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Students use Skype as learning tool

Published: Friday, May 2, 2014 11:24 a.m. CDT • Updated: Friday, May 2, 2014 11:39 a.m. CDT
(Ty Rushing/Newton Daily News)
On Thursday, students in Wendy Turner’s fourth-grade class at Aurora Heights Elementary School participated in a “Mystery Skype.” A Mystery Skype allows students from two different classrooms from around the country to try to guess the others’ state.

“We are waiting for the call, and we are all excited. Our class is really prepared. The ‘Mystery Skype’ starts at 12:30 p.m.”

These are the words written by Kaylee Wood, a fourth-grader at Aurora Heights Elementary School. Kaylee, along with Laura Grams, served as junior reporters for Wendy Turner’s “Mystery Skype” session on Thursday afternoon.

Skype is an Internet-based call service, that allows people to have video chats globally. A Mystery Skype is where two teachers, from different parts of the country, collaborate to have their classrooms Skype each other and try to guess what state the other classroom is located in.

“The first thing I thought about a Mystery Skype was that it was probably within the state and the mystery was where (they were) at. (I didn’t think) that it would be another state,” fourth-grader Gabe Pemberton said.

Turner said she got the idea to have her students participate in Mystery Skypes from a recent session of EDCamp Iowa at Southeast Polk High School on March 8. She said she then started reaching out to other teachers via Twitter to arrange Mystery Skypes.

So far, her class has Skyped with a school in Indiana and Missouri, and Thursday’s Mystery Skypers turned out to be students from a fourth-grade classroom in Winchester, Mass.

“What I thought of our first Mystery Skype, was that it was really cool to see people in a different state and that you are able to talk to them when they are that far, far away,” fourth-grader Madison Meehan said.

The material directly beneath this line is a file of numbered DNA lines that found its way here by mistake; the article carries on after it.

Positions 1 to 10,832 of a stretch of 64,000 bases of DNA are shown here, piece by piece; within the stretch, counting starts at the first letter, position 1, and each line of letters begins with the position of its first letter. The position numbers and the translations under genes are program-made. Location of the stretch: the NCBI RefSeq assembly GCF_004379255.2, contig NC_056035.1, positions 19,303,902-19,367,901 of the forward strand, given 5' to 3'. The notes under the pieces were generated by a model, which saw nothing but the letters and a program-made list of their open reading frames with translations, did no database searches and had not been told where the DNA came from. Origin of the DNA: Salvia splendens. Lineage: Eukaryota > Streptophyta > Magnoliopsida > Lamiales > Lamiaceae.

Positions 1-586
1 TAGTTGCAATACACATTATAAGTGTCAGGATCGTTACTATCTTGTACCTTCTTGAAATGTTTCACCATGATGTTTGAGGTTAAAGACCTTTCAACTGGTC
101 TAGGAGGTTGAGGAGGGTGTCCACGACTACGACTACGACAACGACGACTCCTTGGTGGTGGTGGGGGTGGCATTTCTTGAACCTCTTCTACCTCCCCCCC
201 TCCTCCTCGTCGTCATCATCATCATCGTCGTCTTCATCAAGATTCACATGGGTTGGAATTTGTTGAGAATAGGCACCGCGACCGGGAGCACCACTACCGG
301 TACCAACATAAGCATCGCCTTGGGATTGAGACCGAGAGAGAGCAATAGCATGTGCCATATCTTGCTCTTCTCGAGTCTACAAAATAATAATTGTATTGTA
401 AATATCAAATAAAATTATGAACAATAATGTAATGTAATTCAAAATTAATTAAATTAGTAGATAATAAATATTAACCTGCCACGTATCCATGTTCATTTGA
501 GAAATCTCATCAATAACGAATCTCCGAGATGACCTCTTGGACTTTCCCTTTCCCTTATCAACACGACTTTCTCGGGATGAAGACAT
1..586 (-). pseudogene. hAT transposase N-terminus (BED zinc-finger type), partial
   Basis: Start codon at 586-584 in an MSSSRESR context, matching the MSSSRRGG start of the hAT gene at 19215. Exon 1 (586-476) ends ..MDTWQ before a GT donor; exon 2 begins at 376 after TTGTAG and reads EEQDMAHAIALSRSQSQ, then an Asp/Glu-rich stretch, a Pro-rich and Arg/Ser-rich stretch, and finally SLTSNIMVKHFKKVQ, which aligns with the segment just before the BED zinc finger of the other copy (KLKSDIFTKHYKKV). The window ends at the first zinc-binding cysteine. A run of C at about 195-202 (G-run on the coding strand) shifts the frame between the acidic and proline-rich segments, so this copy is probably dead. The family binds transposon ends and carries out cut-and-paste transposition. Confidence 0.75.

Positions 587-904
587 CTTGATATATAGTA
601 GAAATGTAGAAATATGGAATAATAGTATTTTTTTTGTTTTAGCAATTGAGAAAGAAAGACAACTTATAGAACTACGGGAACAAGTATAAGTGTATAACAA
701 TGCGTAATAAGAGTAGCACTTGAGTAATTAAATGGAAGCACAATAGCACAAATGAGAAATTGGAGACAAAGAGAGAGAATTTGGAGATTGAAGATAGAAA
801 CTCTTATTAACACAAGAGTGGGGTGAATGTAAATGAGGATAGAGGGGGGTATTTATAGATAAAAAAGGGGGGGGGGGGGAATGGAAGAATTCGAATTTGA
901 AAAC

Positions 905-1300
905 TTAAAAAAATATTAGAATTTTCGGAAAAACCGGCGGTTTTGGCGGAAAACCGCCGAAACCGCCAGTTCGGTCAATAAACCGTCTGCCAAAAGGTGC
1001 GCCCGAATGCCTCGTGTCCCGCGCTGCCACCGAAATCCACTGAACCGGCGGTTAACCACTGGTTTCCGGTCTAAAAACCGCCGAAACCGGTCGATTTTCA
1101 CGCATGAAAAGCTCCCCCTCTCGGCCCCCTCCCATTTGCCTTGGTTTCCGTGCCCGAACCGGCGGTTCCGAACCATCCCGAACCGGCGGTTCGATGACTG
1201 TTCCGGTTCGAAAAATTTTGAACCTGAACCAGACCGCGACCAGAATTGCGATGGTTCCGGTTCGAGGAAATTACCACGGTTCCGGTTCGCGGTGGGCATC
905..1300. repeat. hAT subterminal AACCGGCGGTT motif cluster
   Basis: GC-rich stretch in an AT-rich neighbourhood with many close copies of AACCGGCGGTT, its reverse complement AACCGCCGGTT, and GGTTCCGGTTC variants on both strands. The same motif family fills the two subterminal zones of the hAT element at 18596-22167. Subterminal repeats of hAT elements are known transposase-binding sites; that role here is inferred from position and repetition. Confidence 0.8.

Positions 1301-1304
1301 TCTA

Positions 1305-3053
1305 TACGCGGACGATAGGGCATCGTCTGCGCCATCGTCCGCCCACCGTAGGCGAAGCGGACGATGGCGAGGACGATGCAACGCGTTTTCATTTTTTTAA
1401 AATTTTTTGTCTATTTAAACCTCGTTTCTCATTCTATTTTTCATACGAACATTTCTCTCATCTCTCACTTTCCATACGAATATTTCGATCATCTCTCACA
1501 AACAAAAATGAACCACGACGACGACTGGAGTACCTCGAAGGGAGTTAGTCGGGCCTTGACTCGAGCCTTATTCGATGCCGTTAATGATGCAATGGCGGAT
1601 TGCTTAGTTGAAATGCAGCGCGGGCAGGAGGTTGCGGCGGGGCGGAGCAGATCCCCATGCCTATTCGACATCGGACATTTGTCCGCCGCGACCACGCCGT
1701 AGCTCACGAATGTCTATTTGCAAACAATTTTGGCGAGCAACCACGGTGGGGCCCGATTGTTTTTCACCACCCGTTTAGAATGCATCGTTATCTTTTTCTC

Aurora Heights uses technology very heavily in its curriculum. Students used iPads and Chromebooks to conduct Google searches, take notes and read questions from the devices. Kaylee and Laura also wrote their stories as things progressed on the Chromebooks. The students also used the iPads, along with digital cameras, to capture their classmates at work.

In her story, Laura shared some of the things her classmates learned about their counterparts in Massachusetts.

“Their state does not start with a vowel. They don’t know their school colors. Their capital is Boston,” Lauren wrote.

Besides getting to use technology, the students also seemed to love playing the guessing game with the other school while trying to figure out their location. Questions ranged from “Are you west of the Mississippi?” to “Does your state start with a vowel?”

“The biggest challenge was talking to them,” fourth grader Aurora Nehring said. “When I first got up there, I was really nervous, but I felt better because I thought I was going to mess up — but I didn’t.”

After each class figured out the other’s state, they took turns asking each other random questions and in her story, Kaylee summarized how things ended:

“They like Iowa, we ran out of questions and we are done.”